This winter, Dave Mustaine and Dave Ellefson are back in the studio recording Megadeth album number 16. The record will mark the second for guitarist Kiko Loureiro (Angra) and the first for new drummer, Dirk VerBeuren (Soilwork, Bent Sea). Over the course of 35 years, Megadeth has earned the moniker ‘iconic’; third generation originators (first two generations being born in Birmingham and the UK, then came American Thrash), they managed to stay relevant, influencing the 15 to 25 year old metal heads of the mid-80’s, the mid 90’s, and now, with songs like “Washington is Next” and an album such as Dystopia, they continue to exert their influence in 2010’s.
Ranking their discography, excluded are Hidden Treasures and their other live and compilation releases.
15. RISK (1999)
An obvious choice for last place, this 1999 release was when the band cut their hair (minus the red maned front-man) and went disco! According to Dave Mustaine, in his autobiography, he puked upon hearing “Crush ’em”; I believe him, for as a Megadeth fan, I also puked. Megadeth went radio pop trying to be Hanson, and it sucked. The album sold over half a million copies, and does have well written pop rock/hard rock (barely) songs; this is supposedly guitar master Marty Friedman‘s influence, and everything else. If you were following the band at the time, RISK was a surprise only by how much of a sell-out record it actually was, the sheer scope of its pop; for a band that’s supposed to be an angry voice for its fans (“Peace Sells…but Who’s Buying”, am I right?), a song like “Ecstasy”, as nifty as those chords and progressions are, is not meant to be part of Megadeth‘s arsenal. At least they were upfront about it, calling it RISK.
14. The World Needs A Hero (2001)
After the backlash from RISK, it was obvious the band went into panic mode, and was ready to make a statement again. The album is alright, though solid songs like the addictive “Dread and the Fugitive Mind”, and the call back to arms “Return to Hanger”, don’t make up for the sappy “Promises” or the cringe worthy title track. Also, RISK was so terrible, that it camouflaged just how much of a rigid drummer Jimmy DeGrasso is, at least in Megadeth; he is a legend, touring with Alice Cooper and Suicidal Tendencies, though compared to the light footed Nick Menza or the demon elf playing of Gar Samuelson, his sticks sound too heavy, and a song like “Disconnect”, for example, could have benefited form a more dynamic drummer. Additionally, super talented guitarist Al Pitrelli (Trans-Siberian Orchestra) was the guy replacing one of the great legends (how it must have irked him when drunk unaware fans called him Marty!), further contributed towards a contrived sounding album.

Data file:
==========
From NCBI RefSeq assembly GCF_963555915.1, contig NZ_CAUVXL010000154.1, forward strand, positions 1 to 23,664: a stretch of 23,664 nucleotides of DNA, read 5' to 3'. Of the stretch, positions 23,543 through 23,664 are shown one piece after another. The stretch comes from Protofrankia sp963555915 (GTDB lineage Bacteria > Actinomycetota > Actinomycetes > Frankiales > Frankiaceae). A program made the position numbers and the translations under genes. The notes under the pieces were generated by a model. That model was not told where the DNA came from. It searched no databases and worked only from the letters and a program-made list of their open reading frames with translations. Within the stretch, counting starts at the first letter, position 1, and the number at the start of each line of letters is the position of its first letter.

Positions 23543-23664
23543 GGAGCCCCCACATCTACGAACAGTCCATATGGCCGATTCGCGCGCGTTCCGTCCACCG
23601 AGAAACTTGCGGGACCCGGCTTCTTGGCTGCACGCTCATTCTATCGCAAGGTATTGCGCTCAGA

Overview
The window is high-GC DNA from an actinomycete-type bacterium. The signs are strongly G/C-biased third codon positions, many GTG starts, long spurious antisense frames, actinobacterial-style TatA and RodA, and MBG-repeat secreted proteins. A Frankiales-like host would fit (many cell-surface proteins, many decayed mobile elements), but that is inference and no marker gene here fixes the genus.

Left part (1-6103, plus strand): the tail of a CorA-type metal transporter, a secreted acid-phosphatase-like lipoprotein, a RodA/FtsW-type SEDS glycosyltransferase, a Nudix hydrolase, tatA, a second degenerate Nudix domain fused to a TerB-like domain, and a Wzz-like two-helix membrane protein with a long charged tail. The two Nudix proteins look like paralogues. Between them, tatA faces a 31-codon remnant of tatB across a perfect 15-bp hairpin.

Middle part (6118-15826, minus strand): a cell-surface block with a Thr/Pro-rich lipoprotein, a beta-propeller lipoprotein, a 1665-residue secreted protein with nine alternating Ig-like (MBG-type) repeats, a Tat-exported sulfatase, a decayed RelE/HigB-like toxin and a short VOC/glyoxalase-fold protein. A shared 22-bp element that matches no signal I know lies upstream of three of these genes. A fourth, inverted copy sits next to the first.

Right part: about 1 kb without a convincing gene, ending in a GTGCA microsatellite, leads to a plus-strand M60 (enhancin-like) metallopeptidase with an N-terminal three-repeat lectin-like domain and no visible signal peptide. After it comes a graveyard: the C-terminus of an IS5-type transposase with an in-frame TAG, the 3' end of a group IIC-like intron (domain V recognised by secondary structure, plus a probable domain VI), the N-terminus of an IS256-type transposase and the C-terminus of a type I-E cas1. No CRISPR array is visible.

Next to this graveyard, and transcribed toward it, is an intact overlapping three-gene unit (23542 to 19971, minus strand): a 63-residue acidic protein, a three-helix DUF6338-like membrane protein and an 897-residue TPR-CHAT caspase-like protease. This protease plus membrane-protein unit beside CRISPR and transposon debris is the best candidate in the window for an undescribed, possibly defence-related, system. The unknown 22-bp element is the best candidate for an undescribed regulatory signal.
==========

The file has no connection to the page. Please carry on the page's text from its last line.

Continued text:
13. Super Collider (2013)
There was a lot of anticipation leading up to this release; the band was following up a couple of hot albums, the line-up was holding 3rd time coming, and the first single “Kingmaker” had all the right elements. Disappointingly, the songs are overly emotional and can be quite forgettable; Dave explains that as an artist, he was expressing his emotions from that time period, and I believe him, Dave has always been honest in his lyrics. One cool thing about this album is the really fun and completely rocking Megadeth folk song, “The Blackest Crow” (no, that’s not a Game of Thrones reference). A few of the tracks have a stadium rock feel to them, as there is a glam flavor to the recording.
12. United Abominations (2007)
This is an album that contains a possible modern Megadeth classic: “Washington is Next”. The rest of the album, unfortunately, is mostly lackluster. Not to say that there aren’t a few excellent hooks, some clever lyrics, and good riffage, at least as much of that as you’d expect off of a Megadeth record. The arrangements, however, don’t work as well, and despite some wonderful vocal melodies, some of the lyrics are a bit on the cheesy side. The lead guitar work is excellent, although it doesn’t compare well to some of their previous efforts. Also, the over all production sound is too bright for an album that would have benefited from a darker sound. The re-recording of “A Tout le Monde”, (sped up with a duet with Cristina Scabia from Lacuna Coil) a novel effort, and neat to hear, glad it’s out there, however, it does falls short of the classic magic of the original song. “Gears of War”, one of the better compositions, was written for the video game of the same namesake, and helped further expose Megadeth to a new audience.
11. Th1rt3en (2011)
This is an album that resonated with a younger audience, and brought in a new generation of fans who discovered the band from video games; two of the best tracks (“Sudden Death” and “NeverDead”) have been previously released for Guitar Hero: Warriors of Rock and in the promotional trailer for the NeverDead video game. The album as a whole feels like a compilation record, with few of the songs (such as the brilliant “New World Order”) having been previously released as b-sides or demo tracks in the 90’s, and are now polished and re-recorded with a not as ‘classic’ of a line-up; the rest of the album is mostly barely above filler. Th1rt3en did signal the return of the band’s signature bassist David Ellefson.
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